TicketMaster
live-nation

Live Nation’s Kick-Ass Concert Calendar Recommends You Gigs From 75 Ticket Sites, Earns You Discounts

Next Story

Princeton Review Founder Launches Noodle, A Search & Recommendation Engine For Education

You know what doesn’t rock? Missing a concert by your favorite band. So today Live Nation is publicly launching its Concert Calendar, a Facebook app that pulls in music and comedy gig listings from Ticketmaster (which merged with Live Nation in 2010) as well as 75 other ticketers.

The calendar offers concert recommendations based on your Facebook Likes and streaming service listening habits from Spotify and other apps, as well as the shows your friends are going to. You even earn Concert Cash for discounts on tickets and merchandise just for visiting.

As a huge live music fan, I’ve been waiting for a product like this that can accurately recommend me concerts, and honestly it’s ridiculous someone hadn’t already built it. Live Nation was very smart to feed in other ticketers it partners with, as that makes it good enough to become your destination for concert discovery. Oh, and it will definitely boost Live Nation ticket sales.

How Exactly Does It Rock?

All you do is visit the app and give it some Facebook data permissions, and you’re instantly shown a calendar of the nearby concerts you’re most likely to go to. You can also search by artist, venue, or genre. Hover over a show and you’ll see which friends are RSVP’d to the gig’s Facebook event or why you got the recommendation (You listen to them on MOG, you Like a similar artist).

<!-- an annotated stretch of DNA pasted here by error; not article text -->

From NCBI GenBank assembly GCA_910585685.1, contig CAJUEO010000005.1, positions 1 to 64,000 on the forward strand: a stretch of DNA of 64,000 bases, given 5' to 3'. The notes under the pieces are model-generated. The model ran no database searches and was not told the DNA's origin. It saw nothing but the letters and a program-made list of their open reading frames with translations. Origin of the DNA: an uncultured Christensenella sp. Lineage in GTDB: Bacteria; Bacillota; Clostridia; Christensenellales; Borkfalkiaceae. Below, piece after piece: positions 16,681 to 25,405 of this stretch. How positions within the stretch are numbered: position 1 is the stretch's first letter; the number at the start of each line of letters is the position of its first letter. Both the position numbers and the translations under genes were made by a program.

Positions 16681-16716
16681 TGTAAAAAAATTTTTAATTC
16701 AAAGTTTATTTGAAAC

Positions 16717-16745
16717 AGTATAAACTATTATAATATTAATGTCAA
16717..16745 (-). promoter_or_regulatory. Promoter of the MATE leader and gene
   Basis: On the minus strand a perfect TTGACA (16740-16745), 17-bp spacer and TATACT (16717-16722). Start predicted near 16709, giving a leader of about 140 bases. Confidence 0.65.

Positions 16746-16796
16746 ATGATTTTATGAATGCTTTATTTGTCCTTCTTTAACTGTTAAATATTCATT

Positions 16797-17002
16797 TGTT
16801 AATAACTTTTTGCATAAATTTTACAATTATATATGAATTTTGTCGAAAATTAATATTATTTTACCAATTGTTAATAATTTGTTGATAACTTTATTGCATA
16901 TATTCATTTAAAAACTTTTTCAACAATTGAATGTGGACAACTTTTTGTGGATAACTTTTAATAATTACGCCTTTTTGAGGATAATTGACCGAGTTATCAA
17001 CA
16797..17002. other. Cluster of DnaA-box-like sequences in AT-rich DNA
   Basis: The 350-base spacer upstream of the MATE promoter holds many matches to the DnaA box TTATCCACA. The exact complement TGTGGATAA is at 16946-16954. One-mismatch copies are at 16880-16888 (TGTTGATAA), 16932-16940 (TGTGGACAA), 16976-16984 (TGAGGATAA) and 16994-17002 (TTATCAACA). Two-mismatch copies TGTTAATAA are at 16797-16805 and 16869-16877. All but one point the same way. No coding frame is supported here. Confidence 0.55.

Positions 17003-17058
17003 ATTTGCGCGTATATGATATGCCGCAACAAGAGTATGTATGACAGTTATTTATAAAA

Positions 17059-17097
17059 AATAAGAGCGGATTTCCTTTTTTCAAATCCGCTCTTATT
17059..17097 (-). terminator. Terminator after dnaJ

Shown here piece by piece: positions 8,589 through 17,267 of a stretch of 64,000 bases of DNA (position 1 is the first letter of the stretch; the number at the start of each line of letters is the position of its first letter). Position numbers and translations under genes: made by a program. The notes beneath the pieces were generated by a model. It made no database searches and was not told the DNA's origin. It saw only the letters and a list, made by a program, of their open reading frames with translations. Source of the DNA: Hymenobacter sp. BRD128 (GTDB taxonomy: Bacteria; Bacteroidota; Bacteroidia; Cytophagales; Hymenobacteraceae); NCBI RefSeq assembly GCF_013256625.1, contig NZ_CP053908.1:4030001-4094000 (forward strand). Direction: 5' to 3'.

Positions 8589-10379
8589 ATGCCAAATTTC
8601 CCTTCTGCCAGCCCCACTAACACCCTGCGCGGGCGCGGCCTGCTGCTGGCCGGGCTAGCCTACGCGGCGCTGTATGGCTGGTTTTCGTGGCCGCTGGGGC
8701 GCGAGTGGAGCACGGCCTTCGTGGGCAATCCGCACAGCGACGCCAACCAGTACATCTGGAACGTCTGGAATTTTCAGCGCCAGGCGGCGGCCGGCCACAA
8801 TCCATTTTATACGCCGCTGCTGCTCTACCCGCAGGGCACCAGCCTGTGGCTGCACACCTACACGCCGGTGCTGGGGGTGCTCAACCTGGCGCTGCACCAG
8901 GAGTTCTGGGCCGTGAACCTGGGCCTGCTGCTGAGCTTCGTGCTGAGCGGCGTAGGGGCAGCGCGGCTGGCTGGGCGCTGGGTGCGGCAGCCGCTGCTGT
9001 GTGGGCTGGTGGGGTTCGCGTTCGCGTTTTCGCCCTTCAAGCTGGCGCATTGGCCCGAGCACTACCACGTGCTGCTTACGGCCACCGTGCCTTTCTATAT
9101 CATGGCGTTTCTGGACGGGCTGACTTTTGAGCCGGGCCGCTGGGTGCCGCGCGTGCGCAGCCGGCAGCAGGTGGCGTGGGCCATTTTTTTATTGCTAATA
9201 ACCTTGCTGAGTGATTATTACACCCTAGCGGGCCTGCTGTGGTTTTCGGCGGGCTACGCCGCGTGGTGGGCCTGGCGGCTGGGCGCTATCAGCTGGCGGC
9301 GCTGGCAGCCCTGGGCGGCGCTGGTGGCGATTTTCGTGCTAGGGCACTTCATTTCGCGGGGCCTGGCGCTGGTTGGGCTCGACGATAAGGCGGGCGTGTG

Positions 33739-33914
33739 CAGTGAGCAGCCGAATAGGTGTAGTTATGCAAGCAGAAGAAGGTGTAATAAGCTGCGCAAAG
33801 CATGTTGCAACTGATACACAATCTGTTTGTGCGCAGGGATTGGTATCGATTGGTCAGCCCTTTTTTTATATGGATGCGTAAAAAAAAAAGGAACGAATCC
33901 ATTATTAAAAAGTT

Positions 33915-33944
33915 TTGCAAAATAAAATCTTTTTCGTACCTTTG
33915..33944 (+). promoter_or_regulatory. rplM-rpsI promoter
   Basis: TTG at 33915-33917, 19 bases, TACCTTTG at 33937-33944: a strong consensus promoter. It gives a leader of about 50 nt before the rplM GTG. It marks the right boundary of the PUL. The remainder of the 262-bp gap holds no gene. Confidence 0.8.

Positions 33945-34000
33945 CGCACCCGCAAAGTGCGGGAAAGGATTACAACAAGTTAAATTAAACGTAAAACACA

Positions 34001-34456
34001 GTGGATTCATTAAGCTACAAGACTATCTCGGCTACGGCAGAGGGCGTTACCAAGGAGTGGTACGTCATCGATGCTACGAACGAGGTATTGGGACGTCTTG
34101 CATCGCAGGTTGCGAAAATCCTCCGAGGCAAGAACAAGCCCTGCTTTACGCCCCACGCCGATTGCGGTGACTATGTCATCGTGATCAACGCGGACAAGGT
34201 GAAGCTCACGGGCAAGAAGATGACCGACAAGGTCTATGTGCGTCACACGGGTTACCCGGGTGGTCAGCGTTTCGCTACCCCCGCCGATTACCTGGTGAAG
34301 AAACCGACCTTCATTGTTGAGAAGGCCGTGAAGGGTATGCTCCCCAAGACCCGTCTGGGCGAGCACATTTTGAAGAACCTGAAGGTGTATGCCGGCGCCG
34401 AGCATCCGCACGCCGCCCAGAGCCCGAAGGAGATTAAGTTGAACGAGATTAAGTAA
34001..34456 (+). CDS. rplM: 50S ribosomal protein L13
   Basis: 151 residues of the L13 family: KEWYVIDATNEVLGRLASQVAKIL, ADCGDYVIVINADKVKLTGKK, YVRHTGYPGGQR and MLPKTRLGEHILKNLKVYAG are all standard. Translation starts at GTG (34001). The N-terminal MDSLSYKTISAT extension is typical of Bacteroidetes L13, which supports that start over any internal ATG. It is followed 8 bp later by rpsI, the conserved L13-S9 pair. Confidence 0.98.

You can Like shows you won’t attend to teach its algorithm, and even add your own band’s shows or import your Facebook events to unify your calendar. I suggested Live Nation surface those self-added to my friends, and now that functionality is being coded in.

Click through to a concert and you can RSVP, buy tickets, invite friends, visit Ticketmaster to see where friends are sitting, or share the show to Facebook. These actions, regular visits, and answering daily trivia questions all earn you points, leaderboard spots, badges, and Concert Cash that knock dollars off your ticket or merch purchases. In just a few visits you could get a $10 discount.

Why This Concert Calendar Rocks Harder

When I say the product kicks ass, I speak from experience. I see well over 100 bands play each year, and even make my own crummy Google Doc concert calendar. I’ve long been disappointed by other concert discovery methods.

There’s plenty of unpersonalized concert lists like Pollstar and local sites that are filled with noise. Finally, smarter apps like, SeatGeek‘s ColumbusJamBase, iConcertCal, Songkick, and Bandsintown recommend based on your iTunes, streaming services, last.fm, Likes, or friends, but none combine all these suggestions in a nice graphical interface. ConcertCrowd is a new favorite of mine, as you can sample music of the bands, but it only works if you’ve Liked all your favorite artists.

Live Nation’s Concert Calendar get it right, pulling in all the Facebook data it can. It’s been in testing for a few months with the average visitor spending two minutes and 30 seconds per visit — plenty of time to browse the calendar and buy some tickets. The design is little rough, especially when it tries to show multiple shows on the same day. The biggest problem, though, its that the app concert listings are completely comprehensive.

While some of the biggest ticket sites beyond Ticketmaster such as Paciolan and Live Nation subsidiary Ticketweb are on-board, it misses some smaller shows. It also doesn’t have access to shows by Ticketfly, a rapidly growing ticketing software provider that’s been signing deals with lots of venues recently and has the potential disrupt Ticketmaster.

In a friendly move that could erase some of the public hatred for Ticketmaster’s service fees, Live Nation’s VP of Social Media Gretchen Fox tells me it’d be happy to integrate Ticketfly’s listings and send them traffic if the competitor provided its concert feed.

For now it doesn’t have every show, but if I had to suggest one place to find out about shows for the average Joe, Live Nation’s Concert Calendar would be it.